For those of us about to tear our hair out…

Anxiety is normal.

It’s good, even. It’s a survival mechanism. It’s a hallmark of our evolved brains — if our ancestors hadn’t been afraid of predators, starvation and other humans with really big rocks (and the wheel), they wouldn’t have known how to survive and they wouldn’t have lived long enough to beget the succeeding generations. Or, possibly they would have and we’d all be in picking nits off of each other in zoos being stared at by marginally-interested dolphins (or mice, depending on which Douglas Adams book you favor).

It’s good. But you can overdo it.

I never had consistent severe anxiety before I moved to Chicago. It came in sporadic bursts at rare high pressure moments (Ex: not knowing how to turn off the car alarm in my father’s Cougar while me and two of my friends were in it three weeks after he died). And because it was so rare, I never knew how to deal with it. I screamed at people. I cried. I withdrew and tied my nerves into knots with an ever-growing list of minor grievances, pet peeves and colossal, devastating fears. When I moved to Chicago, I did the same thing..only now it was every day. I worried about working, about passing my classes, about not pleasing my fiancée then wife. Eventually the anxiety coupled with the depression threw me into such a state I couldn’t rally on my own.

You can overdo it and it can run away with you — there are physical manifestations of anxiety that those lucky enough to not suffer from it never think about: sound sensitivity, touch sensitivity, light sensitivity, nausea, space issues, fear of engaging with others, fear of interacting with your environment. Aversions to stimuli that again, for people who’ve never seen experienced it seem ridiculous. The ubiquitous “It’s all in your head.” When people have said that to me, I’ve often wanted to turn around and say “yes, it is. That’s the problem.” The heroine in a horror movie can run away from the monster. She can shoot the zombie. She can stake the vampire through the heart or dump a bucket of water on the wicked witch. When the thing stalking you is inside your own head, it’s slightly more problematic.

Counseling has helped. Crafting has helped. Being able to talk about it honestly with other people always helps. But I still worry. I still get frightened and feel my nerves fray. That’s not going to disappear any time soon. So long as I’m in Chicago, so long as I’m not on medication, so long as I’m alive, I will have anxiety. But I’ll also deal with it.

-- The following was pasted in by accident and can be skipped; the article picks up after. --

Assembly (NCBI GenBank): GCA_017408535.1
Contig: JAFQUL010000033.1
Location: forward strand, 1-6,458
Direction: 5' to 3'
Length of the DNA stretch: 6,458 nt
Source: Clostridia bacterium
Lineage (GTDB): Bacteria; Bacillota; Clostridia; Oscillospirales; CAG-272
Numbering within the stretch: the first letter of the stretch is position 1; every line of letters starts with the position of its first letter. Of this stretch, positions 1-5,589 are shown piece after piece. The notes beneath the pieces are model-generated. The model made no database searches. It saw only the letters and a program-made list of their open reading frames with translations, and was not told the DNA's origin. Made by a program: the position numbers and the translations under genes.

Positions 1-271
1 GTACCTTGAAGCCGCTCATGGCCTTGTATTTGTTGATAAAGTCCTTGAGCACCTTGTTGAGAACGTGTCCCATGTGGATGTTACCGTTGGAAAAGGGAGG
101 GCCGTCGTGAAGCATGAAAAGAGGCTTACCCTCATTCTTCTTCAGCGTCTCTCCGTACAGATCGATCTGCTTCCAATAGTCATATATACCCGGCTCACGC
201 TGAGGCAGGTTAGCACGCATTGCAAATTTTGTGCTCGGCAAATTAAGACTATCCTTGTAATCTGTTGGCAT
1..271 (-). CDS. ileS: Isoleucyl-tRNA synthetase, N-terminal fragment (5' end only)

This past Wednesday was a great day to remember that in a way. I was awake at one in the morning, biting my nails and twisting my hair around my fingers, wired and unable to sleep because 1) I’d found a dead roach on my kitchen floor and 2) the refrigerator — having moved it to sweep the floor behind it and spray for bugs — appeared to be broken, its little light dead to the world. That was at one in the morning. At six in the evening, two phone calls later, my building manager had already had the exterminator sweep the place and my fridge appeared to reboot on its own. It was unexpectedly uplifting.

Not always, but often enough, the things you worry about at half-past dead in the morning end up being the easiest things to resolve. And that makes the matters less easily resolved a little easier to deal with.


~ by blackmoodcraft on August 4, 2012.

One Response to “For those of us about to tear our hair out…”

  1. I hate it when people dismiss anxiety. I didn’t start having issues with anxiety until I was with Jeff, and it started with all the various types of insecurity settling in because of his behavior that I couldn’t do anything about. My brother being in jail and then prison didn’t help because in the beginning phases, there were cops — corrupt and rude ones — who were coming around, wanting to ask questions, and it made me afraid to stay alone in my own apartment. After that, the wedding, the move to NM where I didn’t know anyone but his mother and grandmother, who didn’t really like me much anyway. Eventually the move back to CC, finding jobs, not having jobs, customers screaming, Jeff snarking. I had my first actual anxiety attack while I was unemployed but attempting to work from home (prior to having a computer and the internet), and one day, I tried answering the phone and couldn’t breathe. I knew that it was almost time for the ex to come home, so I called him at work to tell him what was wrong. He wasn’t very sympathetic. “What do you want me to do?” Um…just tell me that you’ll be home soon and that everything will be okay. Jesus. Later on when he was less than friendly (and there were other people around who were just as unsympathetic who said this same thing), Jeff said, “I think you’re imagining these anxiety attacks because you want attention and you don’t want to go to work. Well, the breakdown around the month before my brother’s execution seemed to change attitudes a bit when I one day started crying and couldn’t stop for probably two hours. That was when they realized that lack of sleep and stressing over Robert (when, you know, THEY weren’t losing a brother to a corrupt system) and me trying to shoulder it all by myself had pushed me to the last limit I could handle.

    The physical problems with anxiety, I think, are some of the worst. For me, they manifest in not being able to sleep, being sensitive to sound and touch, inability to eat even though I might be hungry, and all I -want- to do is sleep. Combined with depression, having anxiety might just be the worst feeling in the world.

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